This technique is called somatic cell nuclear transfer (SCNT). If the embryo is implanted inside a surrogate mother, as the Dolly team did, the result is reproductive cloning, which has also been done for mice, cows and other animals. But if embryonic development is halted after five days or so, the result is stem cells genetically identical to the donor's - and thus custom-made for therapies to treat degenerative diseases without fear of rejection by the patient's immune system.

The Oregon scientists, led by Shoukhrat Mitalipov, used a variation of the Dolly technique. They carefully inserted an adult skin cell into a donated human egg whose DNA had been removed. The unfertilized eggs, stimulated by electric pulses to start dividing, developed to about the 150-cell stage.

The cells were all true embryonic stem cells; they have the "ability to convert just like normal embryonic stem cells, into several different cell types, including nerve cells, liver cells and heart cells," said Mitalipov. "While there is much work to be done in developing safe and effective stem cell treatments, we believe this is a significant step forward in developing the cells that could be used in regenerative medicine."

ODD EGGS

In succeeding with humans, the Oregon team toppled the dogma that there is something odd about human eggs or embryos, said stem cell expert Rudolf Jaenisch of the Whitehead Institute and Massachusetts Institute of Technology: "Published data said there was a difference in principle between humans and the mice and other animals that had been cloned, a difference that presented an insurmountable barrier to human cloning" for either reproduction or stem cells.

The Oregon team figured out how to get the egg to act as if it had been fertilized. The secret was to keep the eggs in the phase of their growth cycle called "metaphase," which is when DNA aligns in the middle of the cell before the cell divides. The scientists got the best results when they grew the eggs in a little of a substance that tends to be abundant in labs: caffeine.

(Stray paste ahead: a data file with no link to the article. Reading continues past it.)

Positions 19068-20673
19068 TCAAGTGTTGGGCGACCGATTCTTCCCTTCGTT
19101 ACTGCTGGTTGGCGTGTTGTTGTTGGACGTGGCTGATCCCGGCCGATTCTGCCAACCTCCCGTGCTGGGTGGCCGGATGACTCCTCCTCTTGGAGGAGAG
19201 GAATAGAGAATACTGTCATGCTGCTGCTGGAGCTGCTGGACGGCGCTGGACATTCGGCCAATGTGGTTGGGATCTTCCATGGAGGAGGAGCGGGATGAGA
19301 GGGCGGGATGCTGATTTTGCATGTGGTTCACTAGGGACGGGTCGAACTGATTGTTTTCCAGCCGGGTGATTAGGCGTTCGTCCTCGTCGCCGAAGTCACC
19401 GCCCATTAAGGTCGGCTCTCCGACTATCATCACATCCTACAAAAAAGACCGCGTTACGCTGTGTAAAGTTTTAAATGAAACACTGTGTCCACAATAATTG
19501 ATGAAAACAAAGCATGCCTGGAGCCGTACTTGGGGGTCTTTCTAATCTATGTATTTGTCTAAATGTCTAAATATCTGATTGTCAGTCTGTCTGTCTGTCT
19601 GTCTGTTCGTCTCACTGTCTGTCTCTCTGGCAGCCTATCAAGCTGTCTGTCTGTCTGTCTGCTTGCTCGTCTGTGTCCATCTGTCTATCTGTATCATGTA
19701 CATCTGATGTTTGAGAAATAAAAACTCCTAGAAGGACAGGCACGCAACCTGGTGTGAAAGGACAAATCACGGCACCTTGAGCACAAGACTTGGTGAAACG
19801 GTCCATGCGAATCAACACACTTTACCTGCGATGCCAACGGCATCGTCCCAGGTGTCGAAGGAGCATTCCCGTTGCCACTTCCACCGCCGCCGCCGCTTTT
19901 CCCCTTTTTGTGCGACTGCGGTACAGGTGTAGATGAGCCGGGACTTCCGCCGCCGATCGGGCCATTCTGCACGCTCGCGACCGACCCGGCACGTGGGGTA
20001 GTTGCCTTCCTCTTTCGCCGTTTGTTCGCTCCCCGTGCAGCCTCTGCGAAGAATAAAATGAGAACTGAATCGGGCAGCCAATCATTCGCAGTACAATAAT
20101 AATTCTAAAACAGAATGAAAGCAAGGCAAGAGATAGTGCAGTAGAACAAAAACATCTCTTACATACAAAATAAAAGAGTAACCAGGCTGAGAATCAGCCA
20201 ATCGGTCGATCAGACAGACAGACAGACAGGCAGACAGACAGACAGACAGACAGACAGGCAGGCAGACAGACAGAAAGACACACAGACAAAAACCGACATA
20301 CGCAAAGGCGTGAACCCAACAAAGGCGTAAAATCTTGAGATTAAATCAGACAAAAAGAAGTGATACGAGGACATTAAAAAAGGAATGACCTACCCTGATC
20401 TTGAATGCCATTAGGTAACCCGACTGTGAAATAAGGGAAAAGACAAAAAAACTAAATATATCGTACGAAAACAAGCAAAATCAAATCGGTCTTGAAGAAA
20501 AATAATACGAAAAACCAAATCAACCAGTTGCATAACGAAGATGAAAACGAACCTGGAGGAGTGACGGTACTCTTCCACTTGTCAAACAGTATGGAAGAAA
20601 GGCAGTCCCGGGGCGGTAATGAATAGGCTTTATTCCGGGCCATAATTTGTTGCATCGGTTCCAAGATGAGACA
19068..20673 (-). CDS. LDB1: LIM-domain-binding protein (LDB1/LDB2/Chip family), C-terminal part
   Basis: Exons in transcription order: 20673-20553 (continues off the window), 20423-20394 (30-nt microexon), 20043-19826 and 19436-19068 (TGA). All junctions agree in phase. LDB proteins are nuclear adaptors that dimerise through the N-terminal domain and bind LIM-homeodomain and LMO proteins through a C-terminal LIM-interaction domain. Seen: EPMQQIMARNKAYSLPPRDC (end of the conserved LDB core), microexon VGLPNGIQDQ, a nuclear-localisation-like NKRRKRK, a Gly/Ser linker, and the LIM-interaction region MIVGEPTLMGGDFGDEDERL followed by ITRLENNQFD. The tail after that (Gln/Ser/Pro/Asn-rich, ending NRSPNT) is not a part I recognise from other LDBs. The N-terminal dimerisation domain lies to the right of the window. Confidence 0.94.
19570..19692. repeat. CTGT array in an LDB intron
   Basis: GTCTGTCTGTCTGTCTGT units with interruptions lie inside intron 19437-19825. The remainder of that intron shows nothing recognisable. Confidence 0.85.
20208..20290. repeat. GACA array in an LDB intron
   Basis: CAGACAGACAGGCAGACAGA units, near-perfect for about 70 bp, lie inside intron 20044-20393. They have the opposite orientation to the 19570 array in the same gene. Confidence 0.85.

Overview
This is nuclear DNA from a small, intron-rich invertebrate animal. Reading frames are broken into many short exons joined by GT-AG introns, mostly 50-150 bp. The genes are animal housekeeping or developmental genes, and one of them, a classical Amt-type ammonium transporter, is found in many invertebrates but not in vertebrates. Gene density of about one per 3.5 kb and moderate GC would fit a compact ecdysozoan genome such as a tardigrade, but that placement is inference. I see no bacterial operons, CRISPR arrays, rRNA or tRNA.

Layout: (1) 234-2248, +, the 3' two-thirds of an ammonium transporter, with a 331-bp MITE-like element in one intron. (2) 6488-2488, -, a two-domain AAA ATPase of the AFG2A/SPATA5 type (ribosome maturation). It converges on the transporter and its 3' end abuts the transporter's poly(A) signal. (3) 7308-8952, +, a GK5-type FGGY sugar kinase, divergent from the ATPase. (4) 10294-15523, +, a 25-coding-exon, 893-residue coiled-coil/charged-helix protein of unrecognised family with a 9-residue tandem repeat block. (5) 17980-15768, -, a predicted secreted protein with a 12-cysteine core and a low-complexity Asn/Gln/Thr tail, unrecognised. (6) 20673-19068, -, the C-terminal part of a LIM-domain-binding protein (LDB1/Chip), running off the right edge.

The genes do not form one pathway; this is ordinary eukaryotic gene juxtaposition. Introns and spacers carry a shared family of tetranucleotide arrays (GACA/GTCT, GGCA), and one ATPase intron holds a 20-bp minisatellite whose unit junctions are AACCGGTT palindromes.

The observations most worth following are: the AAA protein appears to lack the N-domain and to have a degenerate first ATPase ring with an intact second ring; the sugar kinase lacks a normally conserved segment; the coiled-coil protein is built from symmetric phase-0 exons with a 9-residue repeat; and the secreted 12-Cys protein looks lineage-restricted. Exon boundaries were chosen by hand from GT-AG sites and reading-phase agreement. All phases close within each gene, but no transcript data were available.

When conducting the same experiment with monkeys, the Oregon scientists stopped at the production of stem cells and never implanted the ball of cells into a surrogate mother. Mitalipov said reproductive cloning is "not our focus, nor do we believe our findings might be used by others" to do it with humans.

"Reproductive cloning hasn't been advanced by this new paper," agreed MIT's Jaenisch. "If you implanted these embryos, which would be illegal, I think you would get the same results as in mice: Most of them die at birth, and the others encounter big troubles as they age."

STEM CELL FACE-OFF

Now the question is whether embryonic stem cells produced with the Dolly method would be superior to those created with the turn-back-the-calendar iPS method.

Scientists have already found that iPS cells tend to age prematurely and die. They are also created with cancer-causing genes, which could make them dangerous to use therapeutically.

Another possible advantage of the embryonic stem cells produced by the Dolly method: It takes just days, compared with weeks for iPS cells.

"If you have a patient who needs, that can be an important difference," said Natalie DeWitt of the California Institute for Regenerative Medicine.

On the other hand, the human eggs needed for the Dolly technique are in short supply and hard to obtain, notes MIT's Jaenisch. (The Oregon team paid the women who donated eggs for their time and "discomfort.") Although the Oregon team coaxed stem cells out of every egg they collected from one of the women, other labs might not be so efficient.

If the Dolly technique becomes a reliable source of embryonic stem cells, it might accelerate clinical trials of the cells, which have been slow to get going and disappointing.

In 2011, for instance, biotechnology firm Geron halted a clinical trial that used embryonic stem cells to repair spinal cord injuries and said it was leaving the field.

The most promising human study is ACT's. It is two years into clinical trials using stem cells derived from human embryos to treat two forms of blindness, including macular degeneration, with encouraging results. One patient's vision went from 20/400 to 20/40, said Lanza.

(Reporting by Sharon Begley; Editing by Michele Gershberg and Douglas Royalty)